Darfur Jem leader Khalil Ibrahim stopped in Chad
The leader of Darfur's main rebel group has been prevented from entering Chad while en route from Libya to Sudan.
Justice and Equality Movement (Jem) leader Khalil Ibrahim was told at Chad's airport to return to Libya.
A top Jem official told the BBC Chad is trying to "pressure" Jem into resuming peace talks with Sudan.
Jem has always had strong ties with Chad, but this has changed in recent months as relations between Chad and Sudan have improved.
The passports of Mr Ibrahim and other Jem members were confiscated and the Jem leader is currently at the airport in Chad's capital, N'Djamena.
The Chairman of Jem's Legislative Council Eltahir Adam Elfaki told the BBC's Focus on Africa programme that Chad's actions had not been a surprise.
"We have never been not suspicious," he said.
"We always suspect that sometimes deals that may be done behind the corridors would affect the relation [between Jem and Chad]."
In the past, Jem has regularly used Chad as a base for its troops and a transit point for its officials.
But in February, Chad's President Idriss Deby agreed with Sudan's President Omar al-Bashir to stop supporting rebels in each other's country.
Sudan has long accused Chad of backing rebels in Darfur, while in 2008, Chad accused the Sudanese of helping a rebel group which almost reached N'Djamena, before being beaten back.
It is unclear why Mr Ibrahim had travelled from Libya to Chad.
Jem had been told after the signing of the February agreement that it was no longer welcome in Chad.
And some observers believe that Chad's refusal to admit Mr Ibrahim is a sign that President Deby intends to respect his agreement with Sudan.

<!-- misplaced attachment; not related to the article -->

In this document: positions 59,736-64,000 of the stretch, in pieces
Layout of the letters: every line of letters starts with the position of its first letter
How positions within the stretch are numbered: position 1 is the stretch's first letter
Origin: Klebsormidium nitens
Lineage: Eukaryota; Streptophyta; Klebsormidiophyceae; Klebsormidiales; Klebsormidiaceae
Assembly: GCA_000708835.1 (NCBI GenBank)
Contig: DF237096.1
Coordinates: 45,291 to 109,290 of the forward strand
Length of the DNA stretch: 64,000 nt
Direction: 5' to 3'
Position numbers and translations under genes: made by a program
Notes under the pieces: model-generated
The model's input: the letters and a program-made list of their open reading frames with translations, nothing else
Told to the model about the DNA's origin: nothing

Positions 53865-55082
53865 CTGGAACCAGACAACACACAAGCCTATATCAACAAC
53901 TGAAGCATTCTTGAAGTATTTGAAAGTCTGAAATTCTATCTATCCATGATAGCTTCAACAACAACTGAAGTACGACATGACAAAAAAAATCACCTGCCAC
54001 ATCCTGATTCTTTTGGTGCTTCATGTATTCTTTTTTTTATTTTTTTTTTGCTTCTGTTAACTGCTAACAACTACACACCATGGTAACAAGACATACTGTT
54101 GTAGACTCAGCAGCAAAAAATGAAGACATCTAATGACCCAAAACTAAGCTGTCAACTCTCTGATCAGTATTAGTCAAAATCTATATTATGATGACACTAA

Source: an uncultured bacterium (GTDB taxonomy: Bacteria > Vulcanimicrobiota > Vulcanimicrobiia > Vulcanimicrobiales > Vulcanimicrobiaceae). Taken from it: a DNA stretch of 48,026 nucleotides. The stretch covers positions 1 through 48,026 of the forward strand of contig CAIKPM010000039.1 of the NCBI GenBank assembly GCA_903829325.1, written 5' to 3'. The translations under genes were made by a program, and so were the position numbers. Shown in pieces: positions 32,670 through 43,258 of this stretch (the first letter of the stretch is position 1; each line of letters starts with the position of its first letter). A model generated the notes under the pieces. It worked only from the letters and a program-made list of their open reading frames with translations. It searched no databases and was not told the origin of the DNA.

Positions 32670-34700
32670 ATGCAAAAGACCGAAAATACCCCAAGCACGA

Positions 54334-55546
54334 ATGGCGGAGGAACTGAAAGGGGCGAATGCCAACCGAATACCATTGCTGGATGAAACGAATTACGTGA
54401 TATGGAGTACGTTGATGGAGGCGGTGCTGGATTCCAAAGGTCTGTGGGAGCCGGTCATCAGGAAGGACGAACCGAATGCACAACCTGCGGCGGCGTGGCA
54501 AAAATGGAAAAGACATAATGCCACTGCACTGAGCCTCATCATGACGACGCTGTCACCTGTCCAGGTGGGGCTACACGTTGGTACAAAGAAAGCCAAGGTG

Jem signed a ceasefire with the Sudanese government in February but earlier this month left the peace talks being held in Qatar, claiming the government had launched new raids.
After Jem walked out of the talks, President Bashir asked Interpol to arrest Mr Ibrahim for planning an attack in Omdurman in 2008.
Mr Bashir is himself wanted by the International Criminal Court (ICC) for alleged war crimes committed in Darfur - charges he strongly denies.
Since the conflict in Darfur began in 2003, some 2.7 million people have fled their homes and the UN says about 300,000 more have died
The Sudanese government, however, says such figures are a massive exaggeration.
Another Darfur rebel group, the Liberation and Justice Movement (LJM), also signed a ceasefire with the government before the country's elections in April - the first multi-party polls in Sudan since 1986.
However a faction of the Sudan Liberation Army (SLA) led by Abdul Wahid is still holding out against the government and has refused to take part in the peace talks.
Darfur was relatively peaceful during the elections, which saw Mr Bashir re-elected.
But voting did not take place in much of the area because of the insecurity.